Crispy rice, rich, deep chocolate and nutty peanut butter make for a tasty, indulgent square that (shhhh) is actually kind of healthy. Plus, you can satisfy your cravings for chewy chocolate brownies without turning on the oven. Bonus!

Get the recipe for No-Bake Chocolate Brownies


This basic (and delicious) vegan cookie recipe can be used in a variety of tasty ways. Try peanut butter and peanuts in place of chocolate chips, or adding mini vegan marshmallows on top and broiling for a torched effect.

Get the recipe for Vegan Chocolate Cookies


Blueberries are low in calories, high in fiber and rich in antioxidants. They have about 60 calories and nearly 3 grams of fiber in 3/4 cup. Powerful antioxidant flavonoids called anthocyanins are particularly high in blueberries. Anthocyanins neutralize damaging free radicals that boost your risk of chronic diseases by increasing oxidative stress on cells. Researchers at the Harvard School of Public Health published a study on anthocyanins and published their work in a 2012 publication of "The American Journal of Clinical Nutrition." They found that consuming at least two servings of anthocyanin-rich blueberries each week lessens oxidative stress in your system and minimizes your risk of developing type 2 diabetes.
In the past few years, the term “guilt-free comfort food” has been circulating on the internet and becoming prevalent in the marketing of food. Halo Top and the ilk advertise a guilt-free experience and Fitness magazine, The Daily Meal and Food Network have published roundup articles on guilt-free recipes. Many of these recipes substitute baked for fried, or they feature swaps like mac and cheese made with reduced-fat cheese or “ice cream” made with yogurt and vegan protein powder.

She further explained that having a positive attitude toward food is best for our emotional well-being. “In practice, this would mean feeling freedom to eat a range of food, including so-called ‘unhealthy’ options,” she said. “However, many people require support to be able to do this, particularly if they are using food for emotional regulation purposes ― they are using food for comfort or distraction the way others may use alcohol, shopping and sex. If the person identifies as having a true sugar addiction, striving for complete abstinence is wise.”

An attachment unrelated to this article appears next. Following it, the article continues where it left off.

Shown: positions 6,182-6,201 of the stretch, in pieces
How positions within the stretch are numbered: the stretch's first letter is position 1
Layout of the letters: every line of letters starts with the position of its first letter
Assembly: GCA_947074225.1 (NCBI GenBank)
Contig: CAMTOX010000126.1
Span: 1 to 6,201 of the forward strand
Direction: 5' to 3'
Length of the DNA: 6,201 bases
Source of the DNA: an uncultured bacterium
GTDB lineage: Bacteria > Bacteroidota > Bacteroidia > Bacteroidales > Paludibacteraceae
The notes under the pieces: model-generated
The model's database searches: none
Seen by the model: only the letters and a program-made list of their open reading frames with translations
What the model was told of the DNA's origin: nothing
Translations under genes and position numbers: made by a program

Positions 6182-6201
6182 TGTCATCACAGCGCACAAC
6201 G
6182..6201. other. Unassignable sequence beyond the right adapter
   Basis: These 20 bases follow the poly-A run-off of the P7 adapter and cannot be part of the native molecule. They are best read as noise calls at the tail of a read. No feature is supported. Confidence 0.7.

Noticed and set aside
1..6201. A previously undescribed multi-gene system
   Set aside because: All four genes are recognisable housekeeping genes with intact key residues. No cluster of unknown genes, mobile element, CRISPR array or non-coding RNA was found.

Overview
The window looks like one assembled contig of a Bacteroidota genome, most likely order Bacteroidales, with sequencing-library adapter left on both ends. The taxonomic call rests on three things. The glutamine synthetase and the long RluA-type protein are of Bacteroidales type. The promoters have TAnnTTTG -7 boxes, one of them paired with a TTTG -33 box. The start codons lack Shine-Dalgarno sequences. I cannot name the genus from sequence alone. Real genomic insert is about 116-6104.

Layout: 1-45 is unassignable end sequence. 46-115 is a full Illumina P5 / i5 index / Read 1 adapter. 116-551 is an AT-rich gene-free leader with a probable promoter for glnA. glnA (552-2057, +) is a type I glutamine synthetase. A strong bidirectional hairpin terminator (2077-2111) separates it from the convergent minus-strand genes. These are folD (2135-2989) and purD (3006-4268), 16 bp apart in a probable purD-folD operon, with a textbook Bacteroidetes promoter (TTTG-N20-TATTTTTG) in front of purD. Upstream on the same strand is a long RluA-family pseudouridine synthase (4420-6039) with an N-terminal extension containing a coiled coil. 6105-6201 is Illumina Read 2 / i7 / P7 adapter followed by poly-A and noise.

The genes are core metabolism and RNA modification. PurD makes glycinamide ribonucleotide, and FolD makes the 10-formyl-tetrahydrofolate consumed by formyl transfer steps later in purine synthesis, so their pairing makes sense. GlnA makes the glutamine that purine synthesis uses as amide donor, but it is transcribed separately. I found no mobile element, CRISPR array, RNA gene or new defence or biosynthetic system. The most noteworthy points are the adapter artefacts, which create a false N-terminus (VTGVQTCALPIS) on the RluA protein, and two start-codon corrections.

Darshana Thacker is chef and culinary project manager for Forks Over Knives. A graduate of the Natural Gourmet Institute, she is the author of Forks Over Knives: Flavor! She created the recipes for Forks Over Knives Family and was a lead recipe contributor to the New York Times bestseller The Forks Over Knives Plan. Her recipes have been published in The Prevent and Reverse Heart Disease Cookbook, Forks Over Knives—The Cookbook, Forks Over Knives: The Plant-Based Way to Health, and LA Yoga magazine online. Visit DarshanasKitchen.com for more.

Guilt doesn’t work as a motivator for healthy eating — so why bother? It just makes us feel bad. Remind yourself that you do not need to succumb to the marketing ploy of “guilt-free food.” Eating is pleasure and is part of everyday life. And if you forget that, repeat these words: “I don’t have to feel guilty, because I haven’t done anything wrong.”